In Idlib, Syrians find solace in soccer

With the Syrian war surrounding Idlib, the General Commission for Youth and Sports is organizing soccer and other sports leagues as a way to create some air of normalcy in opposition-held areas.

al-monitor Players gather as one of their teammates receives medical attention during a soccer match in Idlib, Syria, in this still from a video uploaded March 16, 2017.  Photo by YouTube/Radio Fresh.

Topics covered

sports, usaid, bashar al-assad, soccer, idlib, syrian revolution, fsa

Apr 3, 2017

GAZIANTEP, Turkey — Even as war looms all around them, young Syrians in areas outside the regime's control are able to participate in athletic competitions thanks to civil society sectors of the Syrian revolution.

“We are now in the second week of the first- and second-division [soccer] competitions. All the teams are wearing the flag of the Syrian revolution on their shirts and playing under the name of the Syrian Football [Soccer] Federation," Nader al-Atrash, federation vice president, told Al-Monitor via Skype from the Idlib area.

"Despite the intense overflights by the Syrian regime and Russia in the skies of Idlib on most days, athletes are determined and adamant to keep going and complete the competitions. I wish them all the safety in the stadiums," Atrash said.

The General Commission for Youth and Sports, a nongovernmental organization opposed to the regime of Syrian President Bashar al-Assad, began its work in Syria in March 2014 and organizes sports activities, competitions and festivals throughout Syrian areas controlled by the Free Syrian Army (FSA), an anti-regime faction. Some of these areas include the Waer neighborhood in Homs, the eastern Ghouta in Rif Dimashq, Daraa province, Idlib province and northwestern Aleppo province.

The commission, which includes the Union for People with Disabilities, sponsors competitions in soccer, swimming, handball, backgammon, swimming, volleyball, judo, karate, wrestling, Lao Chi kung fu and kickboxing. Its teams have received medals in numerous competitions.

“When you see a field, a crowd, billboards and advertisements on the pitch, two teams in different uniforms and a team of referees arbitrating the match, you feel life has returned to the liberated areas, despite the heavy bombing and massacres committed by the Syrian regime in areas outside its control," Abdul Wahab Almkhozom, a soccer player and member of the executive sports committee for Idlib province, told Al-Monitor.

“The crowd's cheers for their teams reminded us of the old days when we would encourage our teams through the stands in the stadiums, which the Assad regime has turned into military barracks and artillery-fire bases that have nothing to do with life, sport and morals.”

A March 4 press conference drew civil society members, political and sports figures, and the Syrian and Arab media to Maarat al-Numan, about 30 kilometers (19 miles) south of Idlib city. During the conference, Atrash said, the federation announced first- and second-division soccer clubs. The first-division league's starting date was set for March 15 in Idlib province, "coinciding with the sixth anniversary of the Syrian revolution," he added. The commission’s soccer union launched the second-division clubs March 9.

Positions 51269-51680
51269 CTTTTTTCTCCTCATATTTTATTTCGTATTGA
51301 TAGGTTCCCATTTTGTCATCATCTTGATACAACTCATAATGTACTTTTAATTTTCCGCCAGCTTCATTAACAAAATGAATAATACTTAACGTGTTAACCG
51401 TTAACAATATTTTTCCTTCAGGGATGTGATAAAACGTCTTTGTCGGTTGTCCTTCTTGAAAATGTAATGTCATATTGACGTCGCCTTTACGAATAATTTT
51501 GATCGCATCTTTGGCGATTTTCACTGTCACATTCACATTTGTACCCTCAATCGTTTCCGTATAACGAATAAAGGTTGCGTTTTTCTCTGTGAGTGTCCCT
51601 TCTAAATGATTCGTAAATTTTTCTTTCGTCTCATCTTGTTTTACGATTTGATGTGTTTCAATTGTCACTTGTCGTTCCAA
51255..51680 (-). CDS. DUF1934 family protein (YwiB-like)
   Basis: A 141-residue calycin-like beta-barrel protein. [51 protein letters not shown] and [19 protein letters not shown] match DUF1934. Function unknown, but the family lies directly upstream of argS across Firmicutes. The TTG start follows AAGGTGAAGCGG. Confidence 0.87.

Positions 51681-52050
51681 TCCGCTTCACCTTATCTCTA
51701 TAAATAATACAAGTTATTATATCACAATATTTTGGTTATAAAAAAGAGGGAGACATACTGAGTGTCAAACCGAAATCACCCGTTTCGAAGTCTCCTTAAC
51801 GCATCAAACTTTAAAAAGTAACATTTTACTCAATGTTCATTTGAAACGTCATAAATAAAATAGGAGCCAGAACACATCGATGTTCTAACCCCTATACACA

Each league includes 12 teams, which means 24 teams total competing from the various regions of Idlib. These clubs include Omayya SC, al-Numan, Sarakeb SC, Khan Shaikhoon, Ahli al-Atareb, Punch and Jabal al-Zawiyah.

On Dec. 22, 2016, the commission had signed a partnership agreement with the Syria Regional Program (SRP), an initiative of the US Agency for International Development. The SRP donated a sports bag for each player participating in the competitions, a bag for each coach and referee, as well as equipment for four large stadiums including goal nets, electronic scoreboards and office supplies. The SRP also pays the referees and covers transportation costs between towns.

"The sports equipment donated by the SRP crossed from Turkey to Syria through the Bab al-Hawa border gate in northern Syria, and the sports bags and equipment have been distributed to the first- and second-division clubs participating in the [soccer] league,” Atrash said.

The competitions are in full swing, and the soccer teams are competing to lead the standings, hoping to win points and delight the fans.

Almkhozom told Al-Monitor, “The league competitions are going well and as planned. There is tight cooperation between the General Commission for Youth and Sports in Syria and the [soccer] union, which would further develop sports.”

The Syrian Football Federation next seeks to organize a soccer league for the third division now that the first- and second-division leagues are underway. Then for the next phase, they will choose the best players to be part of a Free Syrian National Team. The commission also plans to support volleyball, table tennis and chess games, and to organize competitions in the Idlib and Aleppo areas this summer in coordination with international sports bodies in Turkey and Qatar.

Teams already established in the FSA-controlled areas have won medals in several international competitions.

In 2015, the national swimming team won three bronze medals at the Qatar International Swimming Championship. Other Syrian players sponsored by the commission also won international medals, such as Ali Baroudi, who won the bronze at the Luxembourg karate championships in April 2016.

In October, the Syrian national Wushu kung fu team, also sponsored by the commission, won 13 medals at the international Samsun Championship in Turkey.

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